Which mortgage lender is right for me?
Everybody is different and everybody's circumstances are different so equally there are different lenders that are more suitable to certain people.
Because finding the right lender is as important as finding the right property the process of looking for property and the right lender should go hand in hand. By looking at your mortgage requirements first means that you will get a good idea as to the budget you have regarding your property and by completing a preliminary application form for your mortgage first will mean you can get an "in principle" agreement to the loan from your lender. The lender will carry out all the checks on your income, employment and financial background and tell you how much it is prepared to lend subject to the value of the property you want to buy. By having an offer in principle before making an offer for your property may give you an advantage over those without.
At one time building societies were the only providers of mortgages in the UK. But with banks and specialist providers entering this competitive market has meant that the building societies share is now just under 20% . Building societies are mutual, ie, they are owned by their savers and borrowers and so any profits made are ploughed back into the business since there are no shareholders. This should mean that rates offered by Building Societies should be lower since there is no pressure to perform for their shareholders and thus profitability is not their main issue.
Banks on the other hand have been increasing their share of the UK mortgage market in recent years, this in part due to some largeR building societies changing their status from mutuals into banks, for example Abbey National now known as Abbey and Halifax. Banks in the past have been conservative in their approach and more cautious in their lending practices than building societies, particularly in setting their interest rates, redemption periods and any penalties these may incur. Banks have seen the competition from Building Societies increase and have had to become more competitive to regain any lost business which they have managed to do and today they can offer some of the most competitive deals available.
There has been a recent increase in specialist lenders who focus on particular areas of the market. For example Kensington Mortgages and UCB Home Loans specialise in non-standard loans, providing mortgages specifically for the self-employed and those with poor / adverse credit histories. These lenders are often small enabling them to be flexible and quick to develop new products and services and they generally have very different lending criteria to leading banks and building societies. Each specialist mortgage is underwriten seperately and their interest rates are often higher than standard mortgages available in the high street.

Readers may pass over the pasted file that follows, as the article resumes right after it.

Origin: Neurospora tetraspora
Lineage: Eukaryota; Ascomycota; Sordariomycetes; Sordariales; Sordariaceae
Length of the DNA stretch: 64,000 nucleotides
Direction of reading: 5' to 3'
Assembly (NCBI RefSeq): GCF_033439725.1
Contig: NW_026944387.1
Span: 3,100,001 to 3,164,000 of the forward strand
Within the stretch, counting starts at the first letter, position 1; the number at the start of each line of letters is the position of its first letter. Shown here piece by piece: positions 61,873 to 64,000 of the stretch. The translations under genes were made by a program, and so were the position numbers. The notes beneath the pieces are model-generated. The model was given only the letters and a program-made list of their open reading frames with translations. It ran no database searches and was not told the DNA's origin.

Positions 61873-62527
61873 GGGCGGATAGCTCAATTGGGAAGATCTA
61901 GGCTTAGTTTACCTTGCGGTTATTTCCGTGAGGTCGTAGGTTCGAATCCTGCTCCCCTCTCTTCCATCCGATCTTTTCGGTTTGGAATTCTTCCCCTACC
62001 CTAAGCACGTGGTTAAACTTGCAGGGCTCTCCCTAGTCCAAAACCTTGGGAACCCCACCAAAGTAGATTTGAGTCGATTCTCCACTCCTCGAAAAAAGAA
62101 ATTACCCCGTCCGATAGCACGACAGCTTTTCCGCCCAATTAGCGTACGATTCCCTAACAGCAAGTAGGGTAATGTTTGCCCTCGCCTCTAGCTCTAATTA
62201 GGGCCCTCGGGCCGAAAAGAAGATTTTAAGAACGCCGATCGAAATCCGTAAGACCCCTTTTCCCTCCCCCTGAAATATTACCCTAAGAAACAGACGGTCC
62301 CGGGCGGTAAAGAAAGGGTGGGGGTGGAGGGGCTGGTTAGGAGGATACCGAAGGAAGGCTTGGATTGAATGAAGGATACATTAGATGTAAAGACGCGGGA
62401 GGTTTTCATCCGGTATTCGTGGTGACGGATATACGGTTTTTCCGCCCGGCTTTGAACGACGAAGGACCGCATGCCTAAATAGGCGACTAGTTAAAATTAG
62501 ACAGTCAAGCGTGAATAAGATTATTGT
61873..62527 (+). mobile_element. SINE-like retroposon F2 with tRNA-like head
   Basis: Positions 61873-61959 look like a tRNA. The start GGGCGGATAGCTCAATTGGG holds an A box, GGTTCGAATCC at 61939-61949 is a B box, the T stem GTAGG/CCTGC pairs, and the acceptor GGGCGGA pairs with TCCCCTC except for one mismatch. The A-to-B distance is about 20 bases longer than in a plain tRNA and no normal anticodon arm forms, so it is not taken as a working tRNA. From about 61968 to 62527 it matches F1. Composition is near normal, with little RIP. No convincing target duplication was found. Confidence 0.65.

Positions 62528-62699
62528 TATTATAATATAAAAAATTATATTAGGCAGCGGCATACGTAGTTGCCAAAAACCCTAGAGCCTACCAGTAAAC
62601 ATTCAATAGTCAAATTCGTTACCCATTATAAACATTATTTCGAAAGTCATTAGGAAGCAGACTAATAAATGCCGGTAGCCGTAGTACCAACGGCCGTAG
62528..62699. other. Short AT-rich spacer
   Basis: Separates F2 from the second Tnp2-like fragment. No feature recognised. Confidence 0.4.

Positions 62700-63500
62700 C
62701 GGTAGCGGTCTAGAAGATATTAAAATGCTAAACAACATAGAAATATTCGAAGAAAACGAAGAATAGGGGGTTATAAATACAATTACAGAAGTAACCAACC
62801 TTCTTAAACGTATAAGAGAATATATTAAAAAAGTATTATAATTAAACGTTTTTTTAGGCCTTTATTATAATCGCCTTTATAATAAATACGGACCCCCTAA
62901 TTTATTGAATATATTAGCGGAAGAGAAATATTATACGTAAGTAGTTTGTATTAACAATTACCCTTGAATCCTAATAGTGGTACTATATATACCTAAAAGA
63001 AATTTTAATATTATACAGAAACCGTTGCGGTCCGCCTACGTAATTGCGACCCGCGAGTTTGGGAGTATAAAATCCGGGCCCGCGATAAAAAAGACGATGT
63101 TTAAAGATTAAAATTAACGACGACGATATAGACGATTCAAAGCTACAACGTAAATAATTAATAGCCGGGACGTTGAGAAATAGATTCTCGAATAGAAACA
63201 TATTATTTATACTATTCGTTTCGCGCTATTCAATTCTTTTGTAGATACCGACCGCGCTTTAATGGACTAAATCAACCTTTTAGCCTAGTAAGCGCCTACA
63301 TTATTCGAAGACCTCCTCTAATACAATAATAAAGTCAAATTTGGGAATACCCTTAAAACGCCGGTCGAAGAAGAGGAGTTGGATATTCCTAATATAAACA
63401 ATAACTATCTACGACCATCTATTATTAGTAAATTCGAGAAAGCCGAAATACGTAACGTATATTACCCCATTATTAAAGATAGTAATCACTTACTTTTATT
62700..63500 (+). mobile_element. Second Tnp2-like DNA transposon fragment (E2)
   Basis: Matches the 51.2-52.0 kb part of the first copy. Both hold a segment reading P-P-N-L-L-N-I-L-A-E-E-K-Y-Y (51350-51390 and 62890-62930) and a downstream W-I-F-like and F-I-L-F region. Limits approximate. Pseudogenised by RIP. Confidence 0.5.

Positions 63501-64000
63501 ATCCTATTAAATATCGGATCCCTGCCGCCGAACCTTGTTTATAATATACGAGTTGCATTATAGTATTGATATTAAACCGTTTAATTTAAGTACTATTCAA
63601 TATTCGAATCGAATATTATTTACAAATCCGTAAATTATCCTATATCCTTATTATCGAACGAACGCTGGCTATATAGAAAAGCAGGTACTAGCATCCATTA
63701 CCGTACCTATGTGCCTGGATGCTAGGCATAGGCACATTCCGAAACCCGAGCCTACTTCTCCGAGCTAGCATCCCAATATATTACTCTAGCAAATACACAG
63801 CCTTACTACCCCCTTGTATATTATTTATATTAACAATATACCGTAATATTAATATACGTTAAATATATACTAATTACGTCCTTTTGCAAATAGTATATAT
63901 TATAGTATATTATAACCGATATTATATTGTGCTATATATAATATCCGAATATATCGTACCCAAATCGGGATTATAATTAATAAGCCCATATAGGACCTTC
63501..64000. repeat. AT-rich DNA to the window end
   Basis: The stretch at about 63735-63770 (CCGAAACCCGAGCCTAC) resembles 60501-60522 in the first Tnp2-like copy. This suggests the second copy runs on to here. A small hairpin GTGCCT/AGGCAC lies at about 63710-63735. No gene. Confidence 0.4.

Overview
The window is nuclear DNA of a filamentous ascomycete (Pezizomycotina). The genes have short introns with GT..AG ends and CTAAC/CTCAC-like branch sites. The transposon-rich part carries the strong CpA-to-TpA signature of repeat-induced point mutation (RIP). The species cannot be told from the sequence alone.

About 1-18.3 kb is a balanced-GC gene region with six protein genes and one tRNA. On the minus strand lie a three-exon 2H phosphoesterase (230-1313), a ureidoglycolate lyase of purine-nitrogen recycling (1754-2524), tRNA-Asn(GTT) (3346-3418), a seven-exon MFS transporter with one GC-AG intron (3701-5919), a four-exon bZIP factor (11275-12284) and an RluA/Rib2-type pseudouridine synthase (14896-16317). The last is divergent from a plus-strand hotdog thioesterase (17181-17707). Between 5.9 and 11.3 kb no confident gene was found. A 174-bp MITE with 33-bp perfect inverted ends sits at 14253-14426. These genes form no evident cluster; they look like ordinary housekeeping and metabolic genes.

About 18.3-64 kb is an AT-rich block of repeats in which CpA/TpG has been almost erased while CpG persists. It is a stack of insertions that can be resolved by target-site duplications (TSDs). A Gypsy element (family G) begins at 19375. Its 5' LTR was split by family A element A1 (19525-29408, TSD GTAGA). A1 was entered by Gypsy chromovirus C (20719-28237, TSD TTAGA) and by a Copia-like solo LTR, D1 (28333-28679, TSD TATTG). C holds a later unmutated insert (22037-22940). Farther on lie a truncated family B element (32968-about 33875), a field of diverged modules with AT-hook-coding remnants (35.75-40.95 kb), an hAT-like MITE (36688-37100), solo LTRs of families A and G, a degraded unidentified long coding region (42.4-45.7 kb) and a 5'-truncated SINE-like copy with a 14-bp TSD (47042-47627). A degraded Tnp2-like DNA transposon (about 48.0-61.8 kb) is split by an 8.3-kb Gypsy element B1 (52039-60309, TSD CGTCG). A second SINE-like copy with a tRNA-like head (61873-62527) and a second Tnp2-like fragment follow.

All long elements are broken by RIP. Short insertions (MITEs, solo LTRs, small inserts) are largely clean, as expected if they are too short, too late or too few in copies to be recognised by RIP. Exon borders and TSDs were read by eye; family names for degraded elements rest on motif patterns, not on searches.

Intermediaries include mortgage brokers and independent financial (IFAs) and are used to help find the right mortgage product for its customers. An Intermediary can be a great source of independent advice and impartial information and are able to discuss and offer more than one company's products. However not all intermediaries are independant and some only offer a particular company's mortgage and or life policy since thay are tied to a particular lender / insurance company. All intermediaries must be authorised by the FSA who regulates their activities.
What other charges will I have to pay?
There are a number of charges you can expect to pay when you buy a home. Here are the most common, although as just mentioned many lenders will now offer deals where charges are waived or at least minimised.
This is an administrative fee charged by the lender to cover the cost of setting up the mortgage. Some lenders are now waiving this fee as part of their incentive package and many brokers do not charge this fee anymore.
All lenders will require a valuation of the property you are looking to purchase. So a survey to verify what the property is worth is carried out by a qualified surveyor and is paid for by the borrower. The fee will vary depending on the price of the property and what type of survey you instruct.
Lenders will require a survey to be made on the house. There are different grades of surveys and your lender will expect the standard survey to be carried out. You may wish to take out a more in depth structural survey. It can save you money if you arrange for the valuation and survey to be carried out at the same time by the same surveyor and lenders do have special deals when using their surveyor.
The legal aspects of the buying/selling process must be undertaken by a solicitor or conveyancer. There are no set guidelines when it comes to fees for this work and it pays to shop around, there are now companies offering a nationwide service at competitive rates where you can track the process via the internet.
Searches are carried out by your solicitor or licensed conveyancer with regard to planning for the area. They should stop you having any surprises post sale, such as finding that a new ring road or hospital is about to be built close by.
Stamp duty is a tax paid on the purchase price of your new home. There are no stamp duty charges for properties under £120,000 or £150,000 in disadvantages areas, 1% is charged for properties over these figures and under £150,000, 3% for properties costing more than £250,000 and 4% for those valued at more than £500,000.
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